"When I met Jesus he told me I was entering a bigger world. It's our by right. . . .Those who use and take and kill, try to carve out the world and make it theirs, we end them! We don't celebrate it and we don't have shame about it either. Only one person has to die - I will kill him myself. I will, I will."  Rick's always had these speeches in the back of his mind somewhere.

"Together, we are bound forever. To quote the , for he today shed his blood with me, be my brother. She, today, my sister." - Ezekiel showed the bond of his personhood to everyone quoting Henry V.

"We've been through it over and over again. We all know the plan doesn't end this morning. We may have to live in uncertainty for days, maybe more. We have to keep our faith with each other. If we can hold onto that with everything we have, the future is ours. The world is ours." - Believing in the best possible outcome and working towards it is in Maggie's DNA.

The whole thing could've been summed up to: Alexandrians, Hilltop Colonists and Kingdom dwellers finally have to adult and stop bowing down to Negan. The reward of which is to hopefully be liberated and live freely as much as possible.


I Got Faith In Ya

The Walking Dead is no stranger to featuring religious undertones, slipping easter eggs into props, locations, and as a moral device for characters. Mercy was almost no different, but it seems that given the circumstances of just killing off anyone who doesn't want to combine forces with the good guys - no questions - asked, faith will be become an even bigger factor this season.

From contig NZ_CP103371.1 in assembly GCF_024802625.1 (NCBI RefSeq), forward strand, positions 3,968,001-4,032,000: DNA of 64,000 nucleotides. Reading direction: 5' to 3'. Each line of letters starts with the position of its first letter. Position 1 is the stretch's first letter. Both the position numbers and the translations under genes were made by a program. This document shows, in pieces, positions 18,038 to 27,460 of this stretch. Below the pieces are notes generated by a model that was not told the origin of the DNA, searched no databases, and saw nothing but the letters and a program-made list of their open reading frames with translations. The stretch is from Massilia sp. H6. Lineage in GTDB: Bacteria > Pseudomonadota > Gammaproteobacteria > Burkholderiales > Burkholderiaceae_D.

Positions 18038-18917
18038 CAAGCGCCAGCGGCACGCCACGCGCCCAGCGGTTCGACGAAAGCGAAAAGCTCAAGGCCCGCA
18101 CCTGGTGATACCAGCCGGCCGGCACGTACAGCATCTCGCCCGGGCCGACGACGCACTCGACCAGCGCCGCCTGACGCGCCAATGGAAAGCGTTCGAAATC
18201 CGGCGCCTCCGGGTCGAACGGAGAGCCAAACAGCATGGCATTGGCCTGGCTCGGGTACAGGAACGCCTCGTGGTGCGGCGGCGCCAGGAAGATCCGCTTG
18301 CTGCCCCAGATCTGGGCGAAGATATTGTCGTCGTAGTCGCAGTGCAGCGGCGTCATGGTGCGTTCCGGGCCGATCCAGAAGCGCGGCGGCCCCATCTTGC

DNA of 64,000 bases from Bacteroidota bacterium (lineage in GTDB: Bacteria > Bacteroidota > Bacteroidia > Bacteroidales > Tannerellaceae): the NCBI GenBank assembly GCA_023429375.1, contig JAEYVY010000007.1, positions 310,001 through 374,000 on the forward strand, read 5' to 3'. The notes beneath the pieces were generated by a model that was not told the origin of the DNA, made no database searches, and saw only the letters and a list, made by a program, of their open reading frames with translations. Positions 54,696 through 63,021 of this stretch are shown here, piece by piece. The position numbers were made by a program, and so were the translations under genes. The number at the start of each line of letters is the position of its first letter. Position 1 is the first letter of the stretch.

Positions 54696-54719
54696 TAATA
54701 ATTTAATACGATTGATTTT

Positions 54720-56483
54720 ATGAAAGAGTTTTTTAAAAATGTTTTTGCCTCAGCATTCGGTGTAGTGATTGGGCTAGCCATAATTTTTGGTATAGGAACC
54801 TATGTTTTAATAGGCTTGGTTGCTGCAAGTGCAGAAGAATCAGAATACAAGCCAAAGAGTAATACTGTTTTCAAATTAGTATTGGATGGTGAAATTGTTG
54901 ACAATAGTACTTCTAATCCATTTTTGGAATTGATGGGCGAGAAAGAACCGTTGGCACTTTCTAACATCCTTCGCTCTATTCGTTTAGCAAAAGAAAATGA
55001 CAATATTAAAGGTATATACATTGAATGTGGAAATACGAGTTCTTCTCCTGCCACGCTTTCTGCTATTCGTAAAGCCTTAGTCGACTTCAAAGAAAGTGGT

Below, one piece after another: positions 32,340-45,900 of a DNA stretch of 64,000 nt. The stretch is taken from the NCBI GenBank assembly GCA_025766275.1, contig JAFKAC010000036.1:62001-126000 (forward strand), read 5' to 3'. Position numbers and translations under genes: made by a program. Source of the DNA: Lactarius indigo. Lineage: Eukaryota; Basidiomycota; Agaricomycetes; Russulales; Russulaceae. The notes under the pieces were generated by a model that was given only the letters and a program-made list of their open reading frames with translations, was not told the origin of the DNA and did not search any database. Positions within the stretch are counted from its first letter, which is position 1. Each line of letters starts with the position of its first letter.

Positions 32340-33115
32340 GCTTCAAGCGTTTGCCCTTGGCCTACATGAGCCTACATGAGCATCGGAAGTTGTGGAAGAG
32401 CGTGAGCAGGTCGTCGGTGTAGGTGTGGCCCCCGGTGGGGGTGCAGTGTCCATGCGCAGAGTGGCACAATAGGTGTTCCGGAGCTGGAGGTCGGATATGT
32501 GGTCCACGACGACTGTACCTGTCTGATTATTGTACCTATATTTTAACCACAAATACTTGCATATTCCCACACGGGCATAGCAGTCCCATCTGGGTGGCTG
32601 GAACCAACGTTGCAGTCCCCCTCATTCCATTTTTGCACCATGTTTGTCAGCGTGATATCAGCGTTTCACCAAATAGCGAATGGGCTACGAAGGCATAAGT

The speeches were just the starting point of showing each person's version of it, and became stronger with Rick. He struggled to accept that maybe this battle isn't just about him, despite the other factions looking to him for answers. Even more than that, strewn throughout the episode, the creators dedicated a big moment to the very first episode Days Gone By. Carl made a paralleled journey to an abandoned gas station just as his father did opening the series. In doing so, he came across a straggler asking for help.

The poor dude, who many assume is Siddiq, desperately rambled, "Whatever you have of good, spend on the traveler. Helping a traveler, a person without a home, that's everything." But he also offered insight about the title, saying "May my mercy prevail over my wrath", a passage from the Koran.